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Rosh Hashanah

Written by Zev on April 14, 2011 – 10:19 am -

Apple and Honey served in a silver bowl. These fruits are the traditional symbols of Rosh Hashanah, representing the sweet new year to come

The Jewish New Year or Rosh Hashanah as it translates into Hebrew, although the literal translation for Rosh Hashanah is “Head of the Year”

Rosh Hashanah falls during the month of Tishrei, and always ten days before the Day of Atonement (Yom Kippur). Rosh Hashanah and Yom Kippur are regarded by most as the most important days in the Judaic calendar, and are generally known as the Days of Awe or Yamim Nora’im, in Hebrew. Jews in the Diaspora normally will refer to Rosh Hashanah and Yom Kippur as the High Holidays.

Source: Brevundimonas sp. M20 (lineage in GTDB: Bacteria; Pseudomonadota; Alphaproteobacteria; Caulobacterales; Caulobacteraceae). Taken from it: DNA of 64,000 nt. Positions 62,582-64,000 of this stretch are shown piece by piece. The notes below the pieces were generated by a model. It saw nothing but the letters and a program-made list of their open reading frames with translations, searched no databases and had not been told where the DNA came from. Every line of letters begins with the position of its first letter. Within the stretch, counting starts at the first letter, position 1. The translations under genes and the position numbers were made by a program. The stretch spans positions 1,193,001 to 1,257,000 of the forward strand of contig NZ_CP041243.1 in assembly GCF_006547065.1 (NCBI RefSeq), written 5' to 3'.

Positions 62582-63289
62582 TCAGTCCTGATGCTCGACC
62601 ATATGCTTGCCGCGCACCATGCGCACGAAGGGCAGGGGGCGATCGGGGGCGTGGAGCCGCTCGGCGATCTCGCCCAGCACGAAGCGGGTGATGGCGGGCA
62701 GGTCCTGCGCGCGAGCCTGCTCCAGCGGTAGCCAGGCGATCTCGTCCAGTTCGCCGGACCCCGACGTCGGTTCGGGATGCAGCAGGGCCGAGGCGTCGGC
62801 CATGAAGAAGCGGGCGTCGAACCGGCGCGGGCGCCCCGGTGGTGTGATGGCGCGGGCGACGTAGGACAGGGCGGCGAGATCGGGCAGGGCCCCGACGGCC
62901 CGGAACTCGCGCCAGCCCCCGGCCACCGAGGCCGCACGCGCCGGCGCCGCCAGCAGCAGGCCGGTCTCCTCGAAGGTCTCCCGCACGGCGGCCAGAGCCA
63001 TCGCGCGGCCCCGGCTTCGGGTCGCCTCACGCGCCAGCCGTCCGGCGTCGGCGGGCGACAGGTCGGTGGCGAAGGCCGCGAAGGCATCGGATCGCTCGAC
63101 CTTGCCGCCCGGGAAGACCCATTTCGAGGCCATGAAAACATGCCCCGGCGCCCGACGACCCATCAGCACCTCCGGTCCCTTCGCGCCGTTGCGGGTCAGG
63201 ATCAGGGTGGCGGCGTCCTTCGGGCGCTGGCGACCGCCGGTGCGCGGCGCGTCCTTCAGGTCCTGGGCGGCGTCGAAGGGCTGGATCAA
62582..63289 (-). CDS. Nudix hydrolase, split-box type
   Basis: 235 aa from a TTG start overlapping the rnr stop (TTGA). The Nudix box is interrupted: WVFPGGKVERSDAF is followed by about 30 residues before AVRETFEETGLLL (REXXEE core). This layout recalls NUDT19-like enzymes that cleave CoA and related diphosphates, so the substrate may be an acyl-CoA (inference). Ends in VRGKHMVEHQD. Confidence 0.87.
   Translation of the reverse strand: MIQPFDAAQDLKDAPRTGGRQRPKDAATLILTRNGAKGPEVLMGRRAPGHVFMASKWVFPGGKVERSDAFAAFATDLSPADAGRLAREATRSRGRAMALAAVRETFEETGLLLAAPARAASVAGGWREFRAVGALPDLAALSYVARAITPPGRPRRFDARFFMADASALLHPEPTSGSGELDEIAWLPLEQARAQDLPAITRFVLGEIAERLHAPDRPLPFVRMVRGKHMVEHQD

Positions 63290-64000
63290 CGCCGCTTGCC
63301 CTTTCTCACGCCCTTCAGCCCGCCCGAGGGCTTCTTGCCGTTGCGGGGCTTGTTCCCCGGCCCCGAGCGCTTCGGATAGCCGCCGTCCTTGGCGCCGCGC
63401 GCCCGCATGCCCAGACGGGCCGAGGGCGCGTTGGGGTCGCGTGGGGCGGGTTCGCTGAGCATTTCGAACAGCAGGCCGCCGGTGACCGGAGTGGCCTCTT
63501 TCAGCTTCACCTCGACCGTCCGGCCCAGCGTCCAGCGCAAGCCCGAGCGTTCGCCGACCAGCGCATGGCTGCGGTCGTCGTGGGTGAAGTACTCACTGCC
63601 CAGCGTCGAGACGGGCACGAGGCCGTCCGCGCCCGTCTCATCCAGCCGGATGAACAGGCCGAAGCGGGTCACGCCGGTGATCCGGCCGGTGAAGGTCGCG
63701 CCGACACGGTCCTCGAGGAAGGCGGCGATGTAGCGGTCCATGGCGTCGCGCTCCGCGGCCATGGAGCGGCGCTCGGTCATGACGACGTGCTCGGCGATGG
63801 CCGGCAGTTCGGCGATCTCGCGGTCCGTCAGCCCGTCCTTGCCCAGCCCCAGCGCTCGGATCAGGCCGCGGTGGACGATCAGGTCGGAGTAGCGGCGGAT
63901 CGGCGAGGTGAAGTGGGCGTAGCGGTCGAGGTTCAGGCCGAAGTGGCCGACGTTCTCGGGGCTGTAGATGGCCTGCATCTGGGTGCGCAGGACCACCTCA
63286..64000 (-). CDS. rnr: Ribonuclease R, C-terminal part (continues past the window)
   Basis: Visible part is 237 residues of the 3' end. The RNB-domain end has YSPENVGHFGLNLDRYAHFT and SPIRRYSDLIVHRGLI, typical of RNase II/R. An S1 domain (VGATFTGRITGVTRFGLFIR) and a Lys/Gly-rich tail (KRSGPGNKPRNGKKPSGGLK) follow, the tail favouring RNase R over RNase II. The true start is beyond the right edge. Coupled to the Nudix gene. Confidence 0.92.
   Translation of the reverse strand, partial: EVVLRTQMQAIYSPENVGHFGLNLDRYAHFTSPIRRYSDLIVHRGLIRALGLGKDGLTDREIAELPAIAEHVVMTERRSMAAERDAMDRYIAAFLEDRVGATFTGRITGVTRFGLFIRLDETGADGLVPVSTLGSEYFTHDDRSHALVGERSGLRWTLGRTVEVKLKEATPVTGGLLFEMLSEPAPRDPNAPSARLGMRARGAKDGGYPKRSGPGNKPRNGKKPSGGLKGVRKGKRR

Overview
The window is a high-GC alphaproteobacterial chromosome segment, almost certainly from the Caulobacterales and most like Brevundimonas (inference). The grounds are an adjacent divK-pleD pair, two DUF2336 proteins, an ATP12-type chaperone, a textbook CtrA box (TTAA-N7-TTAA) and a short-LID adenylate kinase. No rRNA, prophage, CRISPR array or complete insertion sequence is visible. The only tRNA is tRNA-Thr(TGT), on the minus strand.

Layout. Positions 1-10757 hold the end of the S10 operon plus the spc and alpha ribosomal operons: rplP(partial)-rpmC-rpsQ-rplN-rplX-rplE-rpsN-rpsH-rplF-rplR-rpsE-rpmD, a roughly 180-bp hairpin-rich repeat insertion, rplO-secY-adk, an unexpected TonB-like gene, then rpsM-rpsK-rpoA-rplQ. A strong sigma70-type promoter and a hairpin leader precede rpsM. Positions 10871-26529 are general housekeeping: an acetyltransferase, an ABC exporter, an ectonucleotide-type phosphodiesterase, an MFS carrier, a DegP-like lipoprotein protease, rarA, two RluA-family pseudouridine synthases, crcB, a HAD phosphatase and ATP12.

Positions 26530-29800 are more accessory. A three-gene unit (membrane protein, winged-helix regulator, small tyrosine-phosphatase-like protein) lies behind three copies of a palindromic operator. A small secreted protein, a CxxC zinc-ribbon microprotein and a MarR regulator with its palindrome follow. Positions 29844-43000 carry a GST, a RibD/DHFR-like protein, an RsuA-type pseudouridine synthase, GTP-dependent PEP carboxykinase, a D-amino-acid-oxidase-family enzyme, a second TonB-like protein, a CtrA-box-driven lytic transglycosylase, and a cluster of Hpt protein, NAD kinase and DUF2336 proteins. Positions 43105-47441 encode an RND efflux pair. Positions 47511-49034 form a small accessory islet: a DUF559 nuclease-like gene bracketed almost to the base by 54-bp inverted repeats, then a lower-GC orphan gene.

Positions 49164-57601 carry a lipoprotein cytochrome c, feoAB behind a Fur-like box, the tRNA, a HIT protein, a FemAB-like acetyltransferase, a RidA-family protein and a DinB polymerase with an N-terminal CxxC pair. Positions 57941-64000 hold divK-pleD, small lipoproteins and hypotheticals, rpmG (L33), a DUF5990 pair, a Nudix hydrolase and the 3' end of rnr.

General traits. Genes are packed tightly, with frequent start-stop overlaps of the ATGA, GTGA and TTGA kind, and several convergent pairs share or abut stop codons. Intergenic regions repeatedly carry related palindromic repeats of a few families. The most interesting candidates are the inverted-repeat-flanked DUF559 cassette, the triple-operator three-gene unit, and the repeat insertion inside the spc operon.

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Happy Rosh Hashanah (Jewish New Year)

Written by Zev on September 29, 2008 – 6:00 pm -

Gold Menorah wishes its readers a sweet and happy Rosh Hashanah!

Rosh Hashanah is the festival marking the start of the Jewish New Year, which occurs on the first day of the Month of Tishrei in the Hebrew calendar. This year is numbered 5769.

As the Hebrew Calendar is Lunar (based on the moon), its date changes from year to year. This year (2008), the festival starts at sunset, September the 29th and ends on sunset, October 1st.

Rosh Hashanah is a day of rest and Jewish people go to Synagogue to pray and hear the sounding of the Shofar. Jewish people greet each other joyously with the Hebrew phrase “Shana Tova!” – “A Good Year!”

The 10-day period between Rosh Hashanah and the next festival of Yom Kippur is known as the High Holidays. It is considered the best time for Jews to seek divine forgiveness and repent for wrongs commited in the previous year.

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